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April 07. 2013 10:22PM

Manchester school board to consider naming for Memorial field for Mike Flanagan

MANCHESTER - The city's School Board is scheduled to take up a request tonight to name the baseball field at Memorial High School in honor of the late Mike Flanagan.

The request stems from a memo by Mayor Ted Gatsas on Jan. 9, asking aldermen to explore naming the field after the former Baltimore Orioles Cy Young Award-winning pitcher and Memorial graduate. Tonight's meeting of the full School Board gets underway at 7 p.m. at City Hall.

"Mike was an important student and athlete at Memorial High School and his family and friends believe this would be a wonderful tribute," wrote Gatsas in his memo.

Flanagan, who celebrated a World Series championship in 1983 with the Baltimore Orioles, was found dead at his Maryland home in August 2011. His death was ruled a suicide. He was 59.

Recognized at the 2000 New Hampshire sports banquet as one of the state's top 10 athletes of the 20th century, Flanagan sent a written appreciation of the honor. "New Hampshire offered me the opportunity to learn my craft," he wrote. "The memories of those years in youth baseball are more vivid than my major league memories."

While in the Queen City, Flanagan helped lead Memorial to back-to-back NHIAA Class L titles in basketball and baseball in 1970 and '71. In college, pitching at the University of Massachusetts Amherst, he posted a 9-1 record in 1973 with a 1.52 ERA.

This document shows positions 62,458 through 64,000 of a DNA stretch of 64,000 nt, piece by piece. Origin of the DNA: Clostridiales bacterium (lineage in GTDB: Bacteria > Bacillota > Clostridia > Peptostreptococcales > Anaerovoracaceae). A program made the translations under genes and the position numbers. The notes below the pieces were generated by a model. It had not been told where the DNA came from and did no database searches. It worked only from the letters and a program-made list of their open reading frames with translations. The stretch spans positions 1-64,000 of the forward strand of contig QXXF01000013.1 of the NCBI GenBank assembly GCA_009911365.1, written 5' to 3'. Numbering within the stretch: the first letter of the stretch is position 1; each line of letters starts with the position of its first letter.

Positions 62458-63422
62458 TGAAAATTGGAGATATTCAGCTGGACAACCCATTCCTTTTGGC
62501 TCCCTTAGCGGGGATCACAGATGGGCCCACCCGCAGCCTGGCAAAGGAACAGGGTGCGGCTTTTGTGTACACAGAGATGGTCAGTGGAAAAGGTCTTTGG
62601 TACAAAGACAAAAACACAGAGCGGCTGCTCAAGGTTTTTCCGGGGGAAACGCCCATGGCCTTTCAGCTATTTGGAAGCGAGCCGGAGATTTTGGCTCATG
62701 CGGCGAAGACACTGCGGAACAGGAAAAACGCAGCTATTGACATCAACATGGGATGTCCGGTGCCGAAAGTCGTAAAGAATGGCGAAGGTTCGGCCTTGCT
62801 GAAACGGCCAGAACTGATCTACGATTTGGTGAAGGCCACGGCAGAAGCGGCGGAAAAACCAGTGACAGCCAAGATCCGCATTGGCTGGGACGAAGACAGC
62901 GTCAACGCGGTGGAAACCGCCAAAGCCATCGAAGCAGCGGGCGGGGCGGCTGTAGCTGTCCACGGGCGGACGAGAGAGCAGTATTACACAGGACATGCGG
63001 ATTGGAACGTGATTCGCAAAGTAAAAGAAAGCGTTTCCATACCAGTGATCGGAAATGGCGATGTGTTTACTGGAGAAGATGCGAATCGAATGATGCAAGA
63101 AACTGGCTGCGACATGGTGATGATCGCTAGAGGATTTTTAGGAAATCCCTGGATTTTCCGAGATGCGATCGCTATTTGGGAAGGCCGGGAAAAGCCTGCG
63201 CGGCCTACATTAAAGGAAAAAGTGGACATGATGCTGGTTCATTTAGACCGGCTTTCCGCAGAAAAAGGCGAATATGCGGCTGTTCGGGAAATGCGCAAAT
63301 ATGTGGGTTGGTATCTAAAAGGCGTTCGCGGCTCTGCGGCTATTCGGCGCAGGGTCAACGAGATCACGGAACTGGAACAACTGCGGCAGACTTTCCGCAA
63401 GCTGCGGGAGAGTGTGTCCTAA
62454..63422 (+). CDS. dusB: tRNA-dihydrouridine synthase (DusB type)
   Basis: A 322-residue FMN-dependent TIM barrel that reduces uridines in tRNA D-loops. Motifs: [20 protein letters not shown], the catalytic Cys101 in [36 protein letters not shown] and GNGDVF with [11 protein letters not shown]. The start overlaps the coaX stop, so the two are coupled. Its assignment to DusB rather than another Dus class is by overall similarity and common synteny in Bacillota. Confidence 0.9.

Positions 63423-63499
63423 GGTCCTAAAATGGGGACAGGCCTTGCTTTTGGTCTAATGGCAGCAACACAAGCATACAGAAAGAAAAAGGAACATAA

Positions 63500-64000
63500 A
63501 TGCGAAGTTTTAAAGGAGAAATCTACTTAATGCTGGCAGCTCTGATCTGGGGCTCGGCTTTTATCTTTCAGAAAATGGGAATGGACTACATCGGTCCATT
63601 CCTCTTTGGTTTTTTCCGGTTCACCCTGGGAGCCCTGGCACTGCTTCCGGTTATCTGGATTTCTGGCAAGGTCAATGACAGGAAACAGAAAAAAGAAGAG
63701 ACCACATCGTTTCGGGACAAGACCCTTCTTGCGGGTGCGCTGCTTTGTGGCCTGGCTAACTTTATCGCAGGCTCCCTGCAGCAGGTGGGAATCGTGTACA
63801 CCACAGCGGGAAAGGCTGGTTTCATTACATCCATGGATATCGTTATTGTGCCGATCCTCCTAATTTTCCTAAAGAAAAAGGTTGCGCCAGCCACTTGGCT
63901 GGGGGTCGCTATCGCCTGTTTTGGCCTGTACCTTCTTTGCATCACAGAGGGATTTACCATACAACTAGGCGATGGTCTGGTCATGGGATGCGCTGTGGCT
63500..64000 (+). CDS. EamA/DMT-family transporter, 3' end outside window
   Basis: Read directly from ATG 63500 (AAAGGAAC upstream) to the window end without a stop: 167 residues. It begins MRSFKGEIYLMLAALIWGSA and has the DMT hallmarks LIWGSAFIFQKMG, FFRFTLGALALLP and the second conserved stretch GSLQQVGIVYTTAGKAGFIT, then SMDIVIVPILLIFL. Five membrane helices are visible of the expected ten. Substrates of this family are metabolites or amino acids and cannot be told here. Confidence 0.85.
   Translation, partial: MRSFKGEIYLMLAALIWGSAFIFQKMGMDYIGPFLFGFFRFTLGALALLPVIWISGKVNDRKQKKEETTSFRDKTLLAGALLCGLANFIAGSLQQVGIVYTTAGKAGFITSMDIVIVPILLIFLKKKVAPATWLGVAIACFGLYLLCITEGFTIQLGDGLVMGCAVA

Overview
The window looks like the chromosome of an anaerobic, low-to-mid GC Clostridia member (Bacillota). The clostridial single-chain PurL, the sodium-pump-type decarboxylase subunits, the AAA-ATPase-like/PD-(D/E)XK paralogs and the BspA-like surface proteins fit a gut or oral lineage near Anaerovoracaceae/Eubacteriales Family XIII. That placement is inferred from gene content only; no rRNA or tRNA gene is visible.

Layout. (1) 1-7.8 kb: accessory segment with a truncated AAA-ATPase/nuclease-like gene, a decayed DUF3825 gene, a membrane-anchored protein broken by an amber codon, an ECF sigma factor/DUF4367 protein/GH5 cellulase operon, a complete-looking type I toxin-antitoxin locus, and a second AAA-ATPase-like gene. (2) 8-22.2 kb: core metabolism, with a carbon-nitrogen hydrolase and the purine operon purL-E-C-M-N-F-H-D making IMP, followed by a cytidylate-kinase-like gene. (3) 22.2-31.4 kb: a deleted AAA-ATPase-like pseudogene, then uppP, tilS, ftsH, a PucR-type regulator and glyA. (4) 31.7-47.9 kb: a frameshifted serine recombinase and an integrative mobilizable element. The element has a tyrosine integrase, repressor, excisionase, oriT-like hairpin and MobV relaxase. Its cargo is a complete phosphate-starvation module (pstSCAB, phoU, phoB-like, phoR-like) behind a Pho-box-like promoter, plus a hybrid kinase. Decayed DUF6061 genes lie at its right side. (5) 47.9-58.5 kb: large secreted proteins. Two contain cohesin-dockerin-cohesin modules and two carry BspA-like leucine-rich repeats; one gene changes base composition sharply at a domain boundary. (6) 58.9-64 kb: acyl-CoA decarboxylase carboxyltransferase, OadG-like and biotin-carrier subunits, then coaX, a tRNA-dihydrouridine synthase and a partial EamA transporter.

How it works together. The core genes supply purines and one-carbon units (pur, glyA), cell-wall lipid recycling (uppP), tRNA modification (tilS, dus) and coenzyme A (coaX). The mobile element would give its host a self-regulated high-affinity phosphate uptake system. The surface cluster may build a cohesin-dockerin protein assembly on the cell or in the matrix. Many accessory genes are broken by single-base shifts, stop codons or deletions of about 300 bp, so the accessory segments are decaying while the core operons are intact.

Fast forward to 1979, and he had become the best pitcher in the American League with a 23-9 record, 3.08 ERA and 190 strikeouts, earning him the Cy Young Award as baseball's top pitcher. In 1983, after going 12-4 during the regular season, he pitched Baltimore to a win over the Chicago White Sox in the American League Championship Series, en route to a World Series title for the Orioles.

Flanagan won 167 games over his 18-year major league career, and seven postseason contests.

After playing for the Toronto Blue Jays, he ended his career in an Orioles uniform, pitching 42 games for Baltimore in 1992. At the time of his death, he was one of the team's television broadcasters.

The city's Committee on Lands and Buildings has recommended Memorial's Field be named in Flanagan's honor, subject to the approval of the School Board, but not without some opposition.

During a committee discussion held Jan. 15, Alderman Joe Kelly Levasseur voted against the request.

According to the official minutes of that session, Levasseur said, "My understanding is that when we named a field after Clem Lemire or we name things after people from Manchester, they have actually been people who have been very involved in their communities, not just because they were born here and then did well at a high school level. I'm going to ask you this because I don't know and maybe you know more than I do, but I don't remember Mike Flanagan ever becoming very involved in our community after he made it to the major leagues. As a matter of fact, I don't remember him ever coming back and doing anything for the City of Manchester.

"There are a lot of other athletes like Steve Balbone or Joey Senical, who was a community guy who still lives in the city who pitched two shutouts in the last year of my high school career. I see a lot of people who are still living in the city of Manchester, who give a lot of the city of Manchester, who still live here, work here. I don't remember Mike Flanagan ever coming back to Manchester and performing any kind of charitable work or community activist type work or anything of that nature in the city of Manchester."

Attempts to reach Levasseur this weekend for comment were unsuccessful.

Details regarding possible signage showcasing Flanagan's name at the field have yet to be worked out.

The Board of Aldermen accepted the recommendation to name the field at a meeting on Feb. 5.

pfeely@unionleader.com


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